If these approaches to teacher preparation seem logical, you are right. Paradoxically, current law makes it difficult for organizations to adopt practices that are at the core of these models. Instead, institutions are rewarded for meeting input measures: how many books in your library, how many courses do trainees take, and how many of their courses are taught by tenured faculty (ie. researchers with little experience in classrooms).

Through years of convening the teacher prep community and the recent formation of the Learning to Teach Fund, NewSchools has long been committed to improving teacher training and currently supports the MATCH Teacher Residency, Relay GSE, TNTP and Urban Teacher Center through funding and guidance. We are glad to be part of a growing movement finally addressing this too long ignored problem, as Scholastic’s Alexander Russo points out. We are encouraged by the real progress that GREAT represents and we are proud to stand behind it.

Updated 5/24: Time of introduction changed from “Today” to “Thursday, May 23rd”; ¶6 revised; ¶9 removed; Links updated.

6 Responses to “GREAT Act Introduced Before House and Senate”

  1. Your organization and other privatizers move through the middle class with the same regard as a tornado.

    The heartbreak in Chicago contains no profit and is of no interest to you.

  2. What do hedge fund traders know about public education?

    Also. Aren’t you guys busy enough buying House members so they’ll gut financial regs? How many House members can one sector buy, anyway? Now you’re going to rob second graders?

  3. cynthia

    Come on boys…the gig is up. It is all about the money. Just looking at who is funding you lets your secret out! Love the name though, as it posits itself as an organization with ethic. Tricky!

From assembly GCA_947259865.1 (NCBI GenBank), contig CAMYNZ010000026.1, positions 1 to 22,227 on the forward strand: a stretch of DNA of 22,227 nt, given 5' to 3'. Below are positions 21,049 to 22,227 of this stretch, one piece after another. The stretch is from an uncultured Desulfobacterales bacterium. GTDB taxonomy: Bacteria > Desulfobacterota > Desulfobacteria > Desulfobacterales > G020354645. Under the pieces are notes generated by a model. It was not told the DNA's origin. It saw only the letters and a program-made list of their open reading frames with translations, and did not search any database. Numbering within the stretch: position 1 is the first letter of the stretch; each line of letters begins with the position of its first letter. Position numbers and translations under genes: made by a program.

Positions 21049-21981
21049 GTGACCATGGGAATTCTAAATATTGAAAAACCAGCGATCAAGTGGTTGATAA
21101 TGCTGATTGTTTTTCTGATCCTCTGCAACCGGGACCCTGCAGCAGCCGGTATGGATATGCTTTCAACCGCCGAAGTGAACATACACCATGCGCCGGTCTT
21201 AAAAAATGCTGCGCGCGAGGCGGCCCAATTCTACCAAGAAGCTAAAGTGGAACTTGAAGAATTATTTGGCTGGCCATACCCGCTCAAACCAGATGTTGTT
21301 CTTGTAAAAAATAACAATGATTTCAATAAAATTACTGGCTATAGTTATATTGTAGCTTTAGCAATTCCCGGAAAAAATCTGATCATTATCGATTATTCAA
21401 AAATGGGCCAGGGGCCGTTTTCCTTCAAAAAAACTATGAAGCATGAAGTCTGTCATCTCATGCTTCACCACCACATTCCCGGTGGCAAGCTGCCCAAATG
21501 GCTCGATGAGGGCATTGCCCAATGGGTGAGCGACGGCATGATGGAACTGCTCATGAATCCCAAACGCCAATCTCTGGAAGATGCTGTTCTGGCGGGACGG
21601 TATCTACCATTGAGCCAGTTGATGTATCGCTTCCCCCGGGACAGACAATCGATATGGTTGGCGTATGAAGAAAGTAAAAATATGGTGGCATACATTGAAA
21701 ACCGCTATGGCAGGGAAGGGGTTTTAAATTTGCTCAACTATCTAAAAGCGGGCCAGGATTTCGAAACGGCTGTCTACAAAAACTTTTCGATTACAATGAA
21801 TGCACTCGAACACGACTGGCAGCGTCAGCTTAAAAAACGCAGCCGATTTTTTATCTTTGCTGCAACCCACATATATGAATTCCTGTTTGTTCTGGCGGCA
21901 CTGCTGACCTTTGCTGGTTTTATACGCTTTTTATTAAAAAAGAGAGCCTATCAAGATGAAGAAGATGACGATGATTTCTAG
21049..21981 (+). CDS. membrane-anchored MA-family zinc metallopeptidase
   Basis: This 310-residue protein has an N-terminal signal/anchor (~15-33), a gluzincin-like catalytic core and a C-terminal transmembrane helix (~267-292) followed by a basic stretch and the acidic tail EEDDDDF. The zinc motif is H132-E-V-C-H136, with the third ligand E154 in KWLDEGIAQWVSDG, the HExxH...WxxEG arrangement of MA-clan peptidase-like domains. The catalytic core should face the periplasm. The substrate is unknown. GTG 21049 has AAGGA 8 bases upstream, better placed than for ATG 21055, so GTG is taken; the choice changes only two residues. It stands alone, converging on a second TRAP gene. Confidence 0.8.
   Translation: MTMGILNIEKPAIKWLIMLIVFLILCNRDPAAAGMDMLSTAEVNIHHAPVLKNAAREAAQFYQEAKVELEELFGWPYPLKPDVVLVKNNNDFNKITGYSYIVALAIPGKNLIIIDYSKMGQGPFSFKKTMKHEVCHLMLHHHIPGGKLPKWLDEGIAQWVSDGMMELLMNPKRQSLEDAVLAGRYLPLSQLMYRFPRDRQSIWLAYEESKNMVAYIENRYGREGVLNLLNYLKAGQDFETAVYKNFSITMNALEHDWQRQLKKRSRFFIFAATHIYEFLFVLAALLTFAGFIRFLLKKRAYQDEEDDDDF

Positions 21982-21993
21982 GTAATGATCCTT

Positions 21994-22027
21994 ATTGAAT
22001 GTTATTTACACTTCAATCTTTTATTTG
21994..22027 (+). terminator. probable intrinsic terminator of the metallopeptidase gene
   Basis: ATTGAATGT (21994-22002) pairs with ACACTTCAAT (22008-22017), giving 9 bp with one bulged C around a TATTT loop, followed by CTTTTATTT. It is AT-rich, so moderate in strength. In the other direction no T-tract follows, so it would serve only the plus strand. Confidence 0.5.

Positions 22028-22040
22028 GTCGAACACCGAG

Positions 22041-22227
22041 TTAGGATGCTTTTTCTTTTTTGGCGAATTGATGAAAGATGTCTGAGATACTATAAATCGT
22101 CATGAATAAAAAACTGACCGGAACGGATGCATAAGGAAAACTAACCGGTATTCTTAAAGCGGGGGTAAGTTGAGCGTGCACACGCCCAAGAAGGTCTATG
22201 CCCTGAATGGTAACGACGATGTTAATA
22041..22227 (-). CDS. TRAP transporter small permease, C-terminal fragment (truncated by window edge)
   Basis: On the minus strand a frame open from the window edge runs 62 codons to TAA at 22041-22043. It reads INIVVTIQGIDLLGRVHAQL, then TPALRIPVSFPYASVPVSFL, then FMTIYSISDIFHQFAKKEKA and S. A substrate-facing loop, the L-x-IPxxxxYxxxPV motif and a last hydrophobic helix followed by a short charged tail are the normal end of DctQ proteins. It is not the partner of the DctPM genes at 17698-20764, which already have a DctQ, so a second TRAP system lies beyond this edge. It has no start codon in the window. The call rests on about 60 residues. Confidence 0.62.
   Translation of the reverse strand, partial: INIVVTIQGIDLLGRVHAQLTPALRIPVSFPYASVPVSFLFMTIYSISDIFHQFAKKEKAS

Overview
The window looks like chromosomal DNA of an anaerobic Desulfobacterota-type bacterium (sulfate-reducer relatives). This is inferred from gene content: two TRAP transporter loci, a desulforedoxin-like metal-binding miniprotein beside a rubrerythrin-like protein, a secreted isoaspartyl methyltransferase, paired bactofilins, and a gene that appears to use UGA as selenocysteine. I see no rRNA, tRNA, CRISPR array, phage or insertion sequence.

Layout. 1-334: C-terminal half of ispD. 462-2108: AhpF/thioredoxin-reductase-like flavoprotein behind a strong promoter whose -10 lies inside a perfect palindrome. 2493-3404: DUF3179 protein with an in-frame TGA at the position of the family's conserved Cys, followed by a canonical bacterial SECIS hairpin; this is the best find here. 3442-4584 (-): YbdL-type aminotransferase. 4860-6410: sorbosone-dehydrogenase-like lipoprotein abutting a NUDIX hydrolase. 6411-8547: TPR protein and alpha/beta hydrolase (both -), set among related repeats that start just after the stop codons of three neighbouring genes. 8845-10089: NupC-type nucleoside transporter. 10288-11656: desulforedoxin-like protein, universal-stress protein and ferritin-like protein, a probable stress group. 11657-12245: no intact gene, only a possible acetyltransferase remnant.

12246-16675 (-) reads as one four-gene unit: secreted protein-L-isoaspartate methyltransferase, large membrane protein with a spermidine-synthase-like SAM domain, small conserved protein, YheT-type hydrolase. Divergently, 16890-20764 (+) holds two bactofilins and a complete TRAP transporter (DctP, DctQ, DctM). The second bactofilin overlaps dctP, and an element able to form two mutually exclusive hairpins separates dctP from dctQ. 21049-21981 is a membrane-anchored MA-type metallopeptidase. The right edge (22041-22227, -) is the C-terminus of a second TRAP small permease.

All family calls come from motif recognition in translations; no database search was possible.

4. Another ploy by the greedy rich to privatize public education, undermine the teaching profession, and dismantle a crucial pillar of democracy. This will be resisted tooth and nail.

  5. Bertis Downs

    you lost me at the start: “Imagine your favorite teacher. Most likely this was someone who challenged the class and made learning fun. We all know well the arguments that teacher preparation organizations are simply not producing enough teachers of this ilk. ” Yeah I remember those teachers and with orgs like yours leading the way, those kinds of teachers won’t exist in your easy-way alternative cert route. Re-professionalizing the teaching corps is the answer– not lame astroturf outfits like yours that seek to demoralize and deprofessionalize out teachers and disempower our parents and communities. No Thanks. See also:

  6. Merry Juerling

    This is the biggest bunch of malarkey I have seen that has come from the public education deformationist movement. No scientific evidence to back this idea, just an “innovative” idea that has no merit or value. Shameful tactics towards continued dismantling of the teacing profession, use of America’s children as test monkeys in labeling children, teachers, schools and communities as failing towards another dollar. Shame. We already have great schools of education across America that know how to train professional teacher who can actually teach children. No need to “re-create the wheel”.